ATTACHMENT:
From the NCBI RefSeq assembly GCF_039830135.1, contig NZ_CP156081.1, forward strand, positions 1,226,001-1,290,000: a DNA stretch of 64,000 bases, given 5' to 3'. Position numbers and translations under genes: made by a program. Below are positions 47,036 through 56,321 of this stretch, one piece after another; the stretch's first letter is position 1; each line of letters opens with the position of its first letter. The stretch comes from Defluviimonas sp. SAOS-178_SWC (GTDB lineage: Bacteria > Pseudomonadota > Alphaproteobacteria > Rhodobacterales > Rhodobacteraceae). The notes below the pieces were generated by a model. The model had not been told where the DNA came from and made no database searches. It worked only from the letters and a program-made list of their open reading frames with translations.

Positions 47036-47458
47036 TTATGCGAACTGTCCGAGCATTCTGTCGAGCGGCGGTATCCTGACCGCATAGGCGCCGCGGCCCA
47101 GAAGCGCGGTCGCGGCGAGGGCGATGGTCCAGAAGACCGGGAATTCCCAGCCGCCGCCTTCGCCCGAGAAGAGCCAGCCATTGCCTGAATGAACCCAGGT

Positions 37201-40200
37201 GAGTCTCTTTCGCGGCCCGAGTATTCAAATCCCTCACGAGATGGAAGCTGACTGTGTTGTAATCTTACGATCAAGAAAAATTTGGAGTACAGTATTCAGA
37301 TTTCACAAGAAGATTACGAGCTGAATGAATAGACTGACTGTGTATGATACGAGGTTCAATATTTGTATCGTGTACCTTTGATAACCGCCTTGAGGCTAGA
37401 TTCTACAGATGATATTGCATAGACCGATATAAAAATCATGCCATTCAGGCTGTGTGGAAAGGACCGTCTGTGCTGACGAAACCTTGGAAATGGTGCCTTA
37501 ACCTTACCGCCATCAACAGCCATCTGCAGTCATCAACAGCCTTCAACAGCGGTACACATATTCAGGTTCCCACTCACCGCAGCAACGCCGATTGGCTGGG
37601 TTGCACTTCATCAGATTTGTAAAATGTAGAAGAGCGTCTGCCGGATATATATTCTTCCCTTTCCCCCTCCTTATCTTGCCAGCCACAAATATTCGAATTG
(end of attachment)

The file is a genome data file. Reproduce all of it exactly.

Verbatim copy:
From the NCBI RefSeq assembly GCF_039830135.1, contig NZ_CP156081.1, forward strand, positions 1,226,001-1,290,000: a DNA stretch of 64,000 bases, given 5' to 3'. Position numbers and translations under genes: made by a program. Below are positions 47,036 through 56,321 of this stretch, one piece after another; the stretch's first letter is position 1; each line of letters opens with the position of its first letter. The stretch comes from Defluviimonas sp. SAOS-178_SWC (GTDB lineage: Bacteria > Pseudomonadota > Alphaproteobacteria > Rhodobacterales > Rhodobacteraceae). The notes below the pieces were generated by a model. The model had not been told where the DNA came from and made no database searches. It worked only from the letters and a program-made list of their open reading frames with translations.

Positions 47036-47458
47036 TTATGCGAACTGTCCGAGCATTCTGTCGAGCGGCGGTATCCTGACCGCATAGGCGCCGCGGCCCA
47101 GAAGCGCGGTCGCGGCGAGGGCGATGGTCCAGAAGACCGGGAATTCCCAGCCGCCGCCTTCGCCCGAGAAGAGCCAGCCATTGCCTGAATGAACCCAGGT

Positions 37201-40200
37201 GAGTCTCTTTCGCGGCCCGAGTATTCAAATCCCTCACGAGATGGAAGCTGACTGTGTTGTAATCTTACGATCAAGAAAAATTTGGAGTACAGTATTCAGA
37301 TTTCACAAGAAGATTACGAGCTGAATGAATAGACTGACTGTGTATGATACGAGGTTCAATATTTGTATCGTGTACCTTTGATAACCGCCTTGAGGCTAGA
37401 TTCTACAGATGATATTGCATAGACCGATATAAAAATCATGCCATTCAGGCTGTGTGGAAAGGACCGTCTGTGCTGACGAAACCTTGGAAATGGTGCCTTA
37501 ACCTTACCGCCATCAACAGCCATCTGCAGTCATCAACAGCCTTCAACAGCGGTACACATATTCAGGTTCCCACTCACCGCAGCAACGCCGATTGGCTGGG
37601 TTGCACTTCATCAGATTTGTAAAATGTAGAAGAGCGTCTGCCGGATATATATTCTTCCCTTTCCCCCTCCTTATCTTGCCAGCCACAAATATTCGAATTG